He Was in Afib. He Didn’t Know It. Would You?

A routine physical found a triathlete’s heart rhythm was off. Our technology treated it. Here’s how we can help yours.

Healthy Heart|Sep.15, 2022

Let’s be honest: If this story were only about how we help people suffering from Atrial Fibrillation (AFib) — the most common kind of irregular heartbeat — Jay King might have only read it out of the pride he felt from his decade-plus working in Vascular at Abbott.

But while this story is about all that, it is also about him.

It’s the story of a triathlete and engineer who knows his body, who competed into his late 50s and still likes to go hard and who, during one routine physical just a few years ago, was more than a little surprised to learn he was in AFib.

And as you’re reading this story about Jay King, 62, don’t be so sure it’s not also about you.

Because Jay King never imagined it’d be about him. And yet here he is, front and center, the reluctant star of a story he wanted no part of, that has had more chapters than he anticipated. If it can be about him, it can be about you, too.

We can help. Just like our technology helped him.

But before we get to that, who is this Jay King fella anyway?

He’s Outside. Let’s Look In.

Jay King grew up in San Diego and followed his true love, Lisa to UCLA after high school. They’ve been married four decades and have a 27-year-old daughter.

“Then the rest is history, I suppose,” King said.

Not quite.

“I like to be outside,” King said. “Living in San Diego, anything outside, whether it’s hiking, biking, water sports, camping, those sorts of things are what float my boat.” And his kayak.

After starting his career in aerospace and defense, he’s worked for Abbott for 16 years, the majority in Vascular production. A few years ago, he moved to the company’s new Rapid Diagnostics division as a “special projects kind of guy,” who knows his way around large capital projects and technology transfers.

In 2020, “I was put on special assignment to the ID NOW and  Alinity COVID testing teams that were ramping up in support of Abbott’s commitment to COVID testing capability,” King said.

It’s sometimes stressful work, the kind that can be a catalyst for AFib, the onset of which can be a bit of a mystery for many.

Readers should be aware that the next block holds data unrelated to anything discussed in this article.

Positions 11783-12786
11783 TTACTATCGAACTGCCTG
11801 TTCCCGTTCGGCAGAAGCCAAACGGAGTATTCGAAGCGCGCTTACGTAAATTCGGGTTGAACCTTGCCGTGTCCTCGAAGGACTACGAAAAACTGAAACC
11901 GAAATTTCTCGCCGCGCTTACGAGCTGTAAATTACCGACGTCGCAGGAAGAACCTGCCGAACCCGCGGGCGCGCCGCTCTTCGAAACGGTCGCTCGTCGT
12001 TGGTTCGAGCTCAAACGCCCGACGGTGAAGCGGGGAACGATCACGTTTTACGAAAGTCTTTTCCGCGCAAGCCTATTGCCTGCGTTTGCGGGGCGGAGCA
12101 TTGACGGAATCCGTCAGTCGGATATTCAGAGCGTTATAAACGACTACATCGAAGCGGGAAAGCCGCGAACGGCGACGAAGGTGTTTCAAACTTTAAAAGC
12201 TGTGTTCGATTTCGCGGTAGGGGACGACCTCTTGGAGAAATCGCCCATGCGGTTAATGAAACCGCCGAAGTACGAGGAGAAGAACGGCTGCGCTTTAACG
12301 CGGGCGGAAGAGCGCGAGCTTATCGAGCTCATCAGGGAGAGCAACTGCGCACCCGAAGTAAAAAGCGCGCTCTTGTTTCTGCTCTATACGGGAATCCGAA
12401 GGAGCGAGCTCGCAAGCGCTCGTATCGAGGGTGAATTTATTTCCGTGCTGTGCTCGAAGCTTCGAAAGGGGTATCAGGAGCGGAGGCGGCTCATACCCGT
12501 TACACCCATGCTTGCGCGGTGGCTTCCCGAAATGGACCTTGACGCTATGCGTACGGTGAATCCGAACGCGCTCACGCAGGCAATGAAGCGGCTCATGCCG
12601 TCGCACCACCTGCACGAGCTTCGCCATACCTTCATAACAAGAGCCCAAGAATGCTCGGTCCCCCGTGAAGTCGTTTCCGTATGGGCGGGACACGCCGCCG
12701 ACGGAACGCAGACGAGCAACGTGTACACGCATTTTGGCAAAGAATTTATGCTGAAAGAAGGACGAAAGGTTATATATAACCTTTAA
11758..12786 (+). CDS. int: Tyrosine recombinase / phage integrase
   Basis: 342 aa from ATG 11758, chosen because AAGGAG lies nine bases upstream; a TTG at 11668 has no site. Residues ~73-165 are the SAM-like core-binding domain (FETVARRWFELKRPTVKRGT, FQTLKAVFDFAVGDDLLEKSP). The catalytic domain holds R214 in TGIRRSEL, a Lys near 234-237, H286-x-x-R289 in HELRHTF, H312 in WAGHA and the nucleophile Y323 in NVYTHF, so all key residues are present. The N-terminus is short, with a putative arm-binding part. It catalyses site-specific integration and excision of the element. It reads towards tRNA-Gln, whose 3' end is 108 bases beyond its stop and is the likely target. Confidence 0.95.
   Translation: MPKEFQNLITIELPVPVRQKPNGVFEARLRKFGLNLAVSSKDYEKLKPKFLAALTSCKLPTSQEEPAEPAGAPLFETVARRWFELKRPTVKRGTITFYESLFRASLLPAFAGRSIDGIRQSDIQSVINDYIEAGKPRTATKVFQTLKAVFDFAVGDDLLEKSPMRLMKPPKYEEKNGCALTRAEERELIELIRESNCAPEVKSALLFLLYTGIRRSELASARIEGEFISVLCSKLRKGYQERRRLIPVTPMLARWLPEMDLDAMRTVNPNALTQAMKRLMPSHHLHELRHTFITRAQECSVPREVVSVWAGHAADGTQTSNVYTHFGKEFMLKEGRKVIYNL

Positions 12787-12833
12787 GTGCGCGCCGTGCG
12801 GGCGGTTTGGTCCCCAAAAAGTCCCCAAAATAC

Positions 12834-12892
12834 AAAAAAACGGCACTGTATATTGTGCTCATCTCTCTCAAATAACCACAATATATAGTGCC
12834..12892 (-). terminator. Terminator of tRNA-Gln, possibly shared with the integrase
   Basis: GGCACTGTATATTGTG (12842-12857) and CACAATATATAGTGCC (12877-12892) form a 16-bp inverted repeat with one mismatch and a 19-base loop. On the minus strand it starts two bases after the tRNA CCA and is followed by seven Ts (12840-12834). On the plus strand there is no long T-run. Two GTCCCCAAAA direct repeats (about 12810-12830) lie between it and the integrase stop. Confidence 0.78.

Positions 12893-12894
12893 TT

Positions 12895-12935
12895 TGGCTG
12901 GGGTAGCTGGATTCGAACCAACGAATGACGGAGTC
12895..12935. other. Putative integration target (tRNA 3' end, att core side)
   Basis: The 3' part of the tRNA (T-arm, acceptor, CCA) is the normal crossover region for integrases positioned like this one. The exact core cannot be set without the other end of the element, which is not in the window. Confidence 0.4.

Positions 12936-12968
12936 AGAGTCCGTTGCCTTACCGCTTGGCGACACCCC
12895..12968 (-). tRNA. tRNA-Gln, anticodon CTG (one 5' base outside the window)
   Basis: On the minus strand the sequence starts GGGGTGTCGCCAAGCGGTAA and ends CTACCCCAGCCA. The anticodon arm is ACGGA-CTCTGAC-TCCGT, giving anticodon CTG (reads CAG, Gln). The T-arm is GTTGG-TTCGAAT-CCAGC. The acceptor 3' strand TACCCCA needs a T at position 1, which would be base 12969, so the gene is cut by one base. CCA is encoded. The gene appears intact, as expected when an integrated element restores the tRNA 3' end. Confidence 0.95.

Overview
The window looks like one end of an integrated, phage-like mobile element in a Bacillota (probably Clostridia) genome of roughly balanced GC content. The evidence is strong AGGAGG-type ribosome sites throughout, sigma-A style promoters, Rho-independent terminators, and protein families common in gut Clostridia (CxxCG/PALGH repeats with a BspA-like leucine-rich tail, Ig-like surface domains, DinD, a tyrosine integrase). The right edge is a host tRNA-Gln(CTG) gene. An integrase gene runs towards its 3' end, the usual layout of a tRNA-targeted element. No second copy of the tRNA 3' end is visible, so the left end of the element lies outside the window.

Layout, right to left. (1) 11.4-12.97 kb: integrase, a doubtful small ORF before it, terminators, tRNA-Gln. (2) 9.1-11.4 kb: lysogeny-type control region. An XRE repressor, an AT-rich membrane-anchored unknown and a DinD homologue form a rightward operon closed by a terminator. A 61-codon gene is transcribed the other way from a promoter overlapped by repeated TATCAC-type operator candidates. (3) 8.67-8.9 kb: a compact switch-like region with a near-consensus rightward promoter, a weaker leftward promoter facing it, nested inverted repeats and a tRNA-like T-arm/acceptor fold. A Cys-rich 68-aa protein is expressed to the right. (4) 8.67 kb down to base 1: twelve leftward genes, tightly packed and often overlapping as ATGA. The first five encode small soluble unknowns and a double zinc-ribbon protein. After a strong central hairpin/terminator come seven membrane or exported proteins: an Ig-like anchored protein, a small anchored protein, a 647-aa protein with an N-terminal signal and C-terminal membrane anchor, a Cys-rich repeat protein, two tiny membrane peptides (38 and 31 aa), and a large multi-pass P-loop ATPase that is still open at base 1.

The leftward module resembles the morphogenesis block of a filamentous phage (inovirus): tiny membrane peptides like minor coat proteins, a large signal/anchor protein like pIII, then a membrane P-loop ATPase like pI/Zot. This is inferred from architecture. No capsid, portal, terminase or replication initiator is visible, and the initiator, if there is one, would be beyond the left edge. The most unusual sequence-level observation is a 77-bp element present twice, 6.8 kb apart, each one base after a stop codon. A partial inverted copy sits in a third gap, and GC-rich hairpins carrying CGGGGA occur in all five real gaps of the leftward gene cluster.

But, as King said, “Part of the cause can be related to your job. In my case, my job is also part of the solution.”

The Truth of His Heart: AFib

Just a few short years ago, King was in for what he and his doctor considered a routine physical.

It began normally. Heck, the EKG seemed a perfunctory final step just to wrap it up and get him back out there doing what he loved. But his doctor had unexpected news.

“They came back in said, ‘Hey, we got a problem. You’re in AFib right now.’ We were both surprised because I was asymptomatic primarily,” King said.

Primarily. But not exclusively. He knew his body.

“I had noted that some of my physical athletic performance had dropped. I attributed that to being older and carrying a few pounds,” King said. “But there may have been a component that was related to my heart as well. The heart just isn’t working as efficiently when it’s in AFib. So that’s how it was detected.”

He had a normal course of options to treat his irregular heartbeat.

He could try medication, but he wasn’t taken by that idea.

He did try cardioversion — a shock to get his heart back into rhythm — that didn’t take.

The next step: Ablation. King’s doctors had a taker, so long as the equipment used was made by Abbott.

It was. King was all in.

Ablation is a process where tissue is scarred or removed to interrupt electrical signals that are causing a heart to beat irregularly.

Before any part of the heart is touched, doctors map it to best understand where to do their work to get everything back in order. Our EnSite creates highly detailed three-dimensional maps of the heart. It was designed with guidance from doctors around the world and is also approved for use in Canada, Latin America, Asia, Europe and Australia. Powerful. Reliable. Efficient.

The Truth of His Heart: It Can Be a Bumpy Trail

King’s first ablation worked. He felt better but knew he could feel better still. A follow-up ablation got him back to feeling fully like his old — younger — self. For a time.

Last year, during a mountain bike workout, he suffered ventricular tachycardia. His heart stopped. He’s here today to tell the story thanks to a nurse who happened to be hiking nearby.

“She gave me CPR until the EMTs arrived,” King said.